US5572427A - Doppler position bearing angle locator - Google Patents

Doppler position bearing angle locator Download PDF

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Publication number
US5572427A
US5572427A US08194599 US19459994A US5572427A US 5572427 A US5572427 A US 5572427A US 08194599 US08194599 US 08194599 US 19459994 A US19459994 A US 19459994A US 5572427 A US5572427 A US 5572427A
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Prior art keywords
frequency
radio
signal
moving
location
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Legal status (The legal status is an assumption and is not a legal conclusion. Google has not performed a legal analysis and makes no representation as to the accuracy of the status listed.)
Expired - Fee Related
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US08194599
Inventor
John T. Link
Gene D. Robertson
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Magnavox Electronic Systems Co
MESC Electronic Systems Inc
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Magnavox Electronic Systems Co
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    • GPHYSICS
    • G01MEASURING; TESTING
    • G01SRADIO DIRECTION-FINDING; RADIO NAVIGATION; DETERMINING DISTANCE OR VELOCITY BY USE OF RADIO WAVES; LOCATING OR PRESENCE-DETECTING BY USE OF THE REFLECTION OR RERADIATION OF RADIO WAVES; ANALOGOUS ARRANGEMENTS USING OTHER WAVES
    • G01S3/00Direction-finders for determining the direction from which infrasonic, sonic, ultrasonic, or electromagnetic waves, or particle emission, not having a directional significance, are being received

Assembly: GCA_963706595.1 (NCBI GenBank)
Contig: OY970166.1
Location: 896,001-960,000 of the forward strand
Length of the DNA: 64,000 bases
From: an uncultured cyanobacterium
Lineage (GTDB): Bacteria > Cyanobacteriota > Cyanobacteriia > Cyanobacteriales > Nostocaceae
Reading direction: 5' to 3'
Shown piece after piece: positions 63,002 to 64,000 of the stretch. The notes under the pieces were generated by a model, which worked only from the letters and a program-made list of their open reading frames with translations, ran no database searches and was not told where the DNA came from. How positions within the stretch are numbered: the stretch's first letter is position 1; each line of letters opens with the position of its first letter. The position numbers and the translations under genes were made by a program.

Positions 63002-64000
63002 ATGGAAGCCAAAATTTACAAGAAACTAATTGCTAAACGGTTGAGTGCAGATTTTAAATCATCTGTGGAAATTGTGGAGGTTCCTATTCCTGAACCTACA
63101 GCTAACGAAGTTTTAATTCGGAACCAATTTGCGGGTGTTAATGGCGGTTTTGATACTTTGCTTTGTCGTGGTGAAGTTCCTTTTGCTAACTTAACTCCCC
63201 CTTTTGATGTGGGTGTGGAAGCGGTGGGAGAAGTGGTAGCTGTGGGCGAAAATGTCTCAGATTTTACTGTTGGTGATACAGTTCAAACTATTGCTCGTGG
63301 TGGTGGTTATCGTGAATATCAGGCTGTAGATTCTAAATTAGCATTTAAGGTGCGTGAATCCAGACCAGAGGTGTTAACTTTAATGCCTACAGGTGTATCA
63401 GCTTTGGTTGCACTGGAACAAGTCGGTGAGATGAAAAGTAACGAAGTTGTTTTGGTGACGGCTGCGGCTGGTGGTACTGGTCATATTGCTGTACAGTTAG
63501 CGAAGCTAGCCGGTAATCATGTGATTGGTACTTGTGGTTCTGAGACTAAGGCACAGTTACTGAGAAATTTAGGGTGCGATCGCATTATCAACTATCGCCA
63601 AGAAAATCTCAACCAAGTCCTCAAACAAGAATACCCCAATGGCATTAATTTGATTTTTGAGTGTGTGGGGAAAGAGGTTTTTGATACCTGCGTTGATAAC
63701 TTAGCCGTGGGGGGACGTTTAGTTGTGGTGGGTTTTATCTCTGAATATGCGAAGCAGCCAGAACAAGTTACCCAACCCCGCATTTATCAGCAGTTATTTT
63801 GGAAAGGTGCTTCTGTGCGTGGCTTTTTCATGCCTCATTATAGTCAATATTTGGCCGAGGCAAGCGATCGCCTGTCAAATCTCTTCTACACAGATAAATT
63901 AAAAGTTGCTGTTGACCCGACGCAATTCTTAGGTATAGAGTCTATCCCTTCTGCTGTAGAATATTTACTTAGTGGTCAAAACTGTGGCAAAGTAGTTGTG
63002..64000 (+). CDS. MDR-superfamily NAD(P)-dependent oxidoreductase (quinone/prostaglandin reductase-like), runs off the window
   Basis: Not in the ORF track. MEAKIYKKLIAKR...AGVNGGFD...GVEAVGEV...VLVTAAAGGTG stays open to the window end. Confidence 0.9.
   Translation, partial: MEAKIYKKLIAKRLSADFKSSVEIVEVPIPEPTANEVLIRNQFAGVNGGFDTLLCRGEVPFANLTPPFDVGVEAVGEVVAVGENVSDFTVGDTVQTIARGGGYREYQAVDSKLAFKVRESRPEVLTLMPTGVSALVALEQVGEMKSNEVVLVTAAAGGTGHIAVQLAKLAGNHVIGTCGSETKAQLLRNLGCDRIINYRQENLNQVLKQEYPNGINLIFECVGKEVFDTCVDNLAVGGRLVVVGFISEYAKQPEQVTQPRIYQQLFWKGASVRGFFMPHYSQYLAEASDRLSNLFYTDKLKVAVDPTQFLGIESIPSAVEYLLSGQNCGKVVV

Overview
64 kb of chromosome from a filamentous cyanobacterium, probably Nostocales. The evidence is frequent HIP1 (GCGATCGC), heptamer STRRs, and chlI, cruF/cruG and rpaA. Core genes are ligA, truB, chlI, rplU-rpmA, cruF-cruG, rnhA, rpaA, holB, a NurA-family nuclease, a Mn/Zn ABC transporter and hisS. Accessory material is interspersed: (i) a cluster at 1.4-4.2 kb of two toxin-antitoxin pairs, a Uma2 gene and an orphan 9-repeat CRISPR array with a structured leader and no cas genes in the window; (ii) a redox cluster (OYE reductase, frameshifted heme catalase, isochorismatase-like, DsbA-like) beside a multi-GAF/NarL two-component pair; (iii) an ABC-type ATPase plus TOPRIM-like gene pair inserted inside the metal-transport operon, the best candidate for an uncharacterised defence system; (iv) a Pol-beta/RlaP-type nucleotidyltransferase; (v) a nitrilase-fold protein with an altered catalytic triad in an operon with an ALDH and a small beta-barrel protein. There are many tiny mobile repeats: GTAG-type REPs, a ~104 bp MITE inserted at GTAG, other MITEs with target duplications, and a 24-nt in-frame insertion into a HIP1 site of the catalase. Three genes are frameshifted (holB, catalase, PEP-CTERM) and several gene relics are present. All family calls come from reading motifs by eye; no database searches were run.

• G01S3/02Direction-finders for determining the direction from which infrasonic, sonic, ultrasonic, or electromagnetic waves, or particle emission, not having a directional significance, are being received using radio waves
    • G01S3/14Systems for determining direction or deviation from predetermined direction
    • G01S3/52Systems for determining direction or deviation from predetermined direction using a receiving antenna moving, or appearing to move, in a cyclic path to produce a Doppler variation of frequency of the received signal

Abstract

A Doppler position locator for determining the bearing of a signal source from a moving receiver. The signal source encodes a digital signal indicating its actual transmitting frequency on a transmitted carrier. The moving receiver such as an airplane receives a Doppler shifted carrier frequency and the digital information on what the actual transmitted frequency was. Comparison of the received frequency to the digital information on the transmitted frequency yields a Doppler frequency (the increase or decrease caused by the relative motion, i.e., the numerical difference between the transmitted and received frequencies). From the aircraft velocity and the two frequencies, the bearing can be determined using the formula ⊖=cos-1 (d*c)/(f*v) where ⊖ is the bearing angle, f is the transmitted frequency, d is the Doppler shift or change in frequency, c is the speed of light and v is the magnitude of the receiver velocity. The airplane ground speed is determined independently by conventional navigation techniques.

Description

SUMMARY OF THE INVENTION

The present invention relates generally to a method and apparatus for determining the location of a radio frequency source relative to a moving receiver by measuring the Doppler shift of the frequency of that source induced by motion of the receiver.

The Doppler effect (or shift) where a change in the observed frequency of a propagated wave occurs due to a change in distance between the observer and the source of the wave is well known. The classic example is where an approaching train whistle sounds higher in pitch to a stationary observer than it does to the engineer on the train, whereas, as the train recedes from the observer, the whistle sounds lower to the observer than it does to the engineer.